City A.M.'s 10th Anniversary: Celebrating 10 years of events that shaped a decade

2008: The global financial crisis takes hold.
A crunch, a crash, a coalition... When City A.M. hit the streets in 2005 no one could have predicted what was in store for the Square Mile and the broader UK - and global - economy. Here we revisit a selection of the moments that defined the last 10 years, and remember how they were reported on the front pages of London's business newspaper.
2005: The streets of the Square Mile will never be the same again, as thousands of copies of City A.M. are handed out on 5 September to intrigued City workers. Promising "Business with Personality", the paper is an instant hit, and by Christmas over 100,000 commuters have become regular readers.
2006: US house prices peak in 2006, before a drop that ultimately triggers the subprime mortgage crisis. Back in Britain, Tony Blair reveals that he will finally step down as PM. On 7 July (see above), London remembers 52 victims who lost their lives in terrorist attacks a year earlier.
2007: Shockwaves start to be felt throughout the financial system as a global credit crunch takes hold. In mid-September Northern Rock asks the Bank of England for emergency assistance, prompting the bank's shares to plunge and queues to form outside its branches.
2008: The global financial crisis takes hold. In the US, Fannie Mae and Freddie Mac are rescued by the government - and just over a week later Lehman Brothers collapses. Merrill Lynch is taken over by Bank of America; Lloyds swallows up HBOS; Bradford & Bingley is nationalised, as the UK government pumps billions into banks.
2009: City A.M. celebrates its 1,000th edition on 23 October. Stock markets recover some of their heavy losses, despite the ongoing recession, with traders hoping that the worst of the crash is in the past.
2010: The first and only edition of City P.M. is launched on the afternoon of 7 May, the day after an historically tight General Election. With no party winning a majority, leaders of Britain's three largest parties are thrown into crunch talks to find a coalition deal. The following week David Cameron and Nick Clegg hold a friendly press conference during which they promise to lead a "united" Conservative Liberal Democrat coalition government. George Osborne becomes chancellor and in late June holds an emergency Budget during which he announces a rise in VAT and pledges to rein in spending.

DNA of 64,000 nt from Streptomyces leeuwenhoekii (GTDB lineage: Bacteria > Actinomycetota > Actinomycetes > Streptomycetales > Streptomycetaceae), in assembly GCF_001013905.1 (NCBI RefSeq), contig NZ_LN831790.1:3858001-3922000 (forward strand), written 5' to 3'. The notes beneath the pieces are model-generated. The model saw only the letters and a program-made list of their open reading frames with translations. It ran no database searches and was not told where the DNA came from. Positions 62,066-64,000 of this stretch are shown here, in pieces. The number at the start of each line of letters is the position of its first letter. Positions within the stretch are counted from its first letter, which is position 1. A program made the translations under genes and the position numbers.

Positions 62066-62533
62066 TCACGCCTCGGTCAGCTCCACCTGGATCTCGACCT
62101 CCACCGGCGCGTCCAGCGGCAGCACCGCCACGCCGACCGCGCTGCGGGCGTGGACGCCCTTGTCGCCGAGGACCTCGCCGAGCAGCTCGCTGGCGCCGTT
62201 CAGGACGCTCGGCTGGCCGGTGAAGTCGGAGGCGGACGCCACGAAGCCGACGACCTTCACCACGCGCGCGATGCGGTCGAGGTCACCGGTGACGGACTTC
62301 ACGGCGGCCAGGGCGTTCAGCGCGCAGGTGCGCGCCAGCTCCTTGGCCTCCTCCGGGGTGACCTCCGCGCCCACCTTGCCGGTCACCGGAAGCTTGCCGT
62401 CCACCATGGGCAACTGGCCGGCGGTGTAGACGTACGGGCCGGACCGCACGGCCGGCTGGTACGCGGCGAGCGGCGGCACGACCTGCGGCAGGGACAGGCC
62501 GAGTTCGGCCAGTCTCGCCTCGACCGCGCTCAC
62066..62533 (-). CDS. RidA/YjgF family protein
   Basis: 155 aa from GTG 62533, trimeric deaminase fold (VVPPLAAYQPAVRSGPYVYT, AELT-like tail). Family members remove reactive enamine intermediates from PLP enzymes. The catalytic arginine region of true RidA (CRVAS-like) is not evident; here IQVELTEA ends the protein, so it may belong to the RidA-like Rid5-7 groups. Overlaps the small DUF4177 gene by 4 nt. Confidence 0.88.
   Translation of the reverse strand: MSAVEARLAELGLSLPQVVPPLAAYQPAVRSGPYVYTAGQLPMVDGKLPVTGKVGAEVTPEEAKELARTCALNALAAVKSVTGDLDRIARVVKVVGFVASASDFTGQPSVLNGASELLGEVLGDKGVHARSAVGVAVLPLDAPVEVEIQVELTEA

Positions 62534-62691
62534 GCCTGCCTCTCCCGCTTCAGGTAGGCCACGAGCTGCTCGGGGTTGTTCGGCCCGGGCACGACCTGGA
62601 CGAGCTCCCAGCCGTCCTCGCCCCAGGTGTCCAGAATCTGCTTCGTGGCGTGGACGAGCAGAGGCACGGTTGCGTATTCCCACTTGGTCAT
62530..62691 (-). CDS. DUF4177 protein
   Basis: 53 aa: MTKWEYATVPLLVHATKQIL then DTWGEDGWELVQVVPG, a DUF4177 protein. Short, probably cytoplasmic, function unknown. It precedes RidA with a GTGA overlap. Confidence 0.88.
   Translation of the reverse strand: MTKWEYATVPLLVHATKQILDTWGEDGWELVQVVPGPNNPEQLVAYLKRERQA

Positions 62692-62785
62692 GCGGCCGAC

2011: Attempts to block the development of Broadgate fail in the summer of 2011 - a victory for City A.M.'s campaign, backed by mayor Boris Johnson. The next month the media world is rocked when the News of the World is shut down in the wake of the phone hacking scandal.
2012: The euro crisis rears its head again in 2012, despite attempts to keep Greece's government afloat. In February the Eurozone agrees a second bailout for Greece, and later in the year European Central Bank boss Mario Draghi says he will do "whatever it takes" to save the save the single currency.
2013: A year in which the world loses two political giants. Baroness Thatcher, Conservative Prime Minister from 1979 to 1990, passes away in April. She is honoured at a ceremony at St Paul's Cathedral. In December the South African government announces that Nelson Mandela has died at the age of 95.
2014: Mayor Boris Johnson finally confirms that he will stand for election in a bid to return to Westminster. The summer is also marked by worries over deflation in the Eurozone. And City A.M. gets its wish when Scotland votes to remain part of the UK.
2015: In the run-up to May's General Election, City A.M. runs a series of comments from leading business figures in which they outline policies that a new government should implement. Polls predict a hung parliament, yet the Conservatives defy expectations by sweeping to power; the SNP hammers Labour north of the border, while the Lib Dems' number of MPs collapses into single figures. The Greek debt crisis rolls on for months before a bailout deal is settled, eventually resulting in PM Alexis Tsipras calling fresh elections. And in August markets are rocked again by extreme volatility in Chinese stocks.

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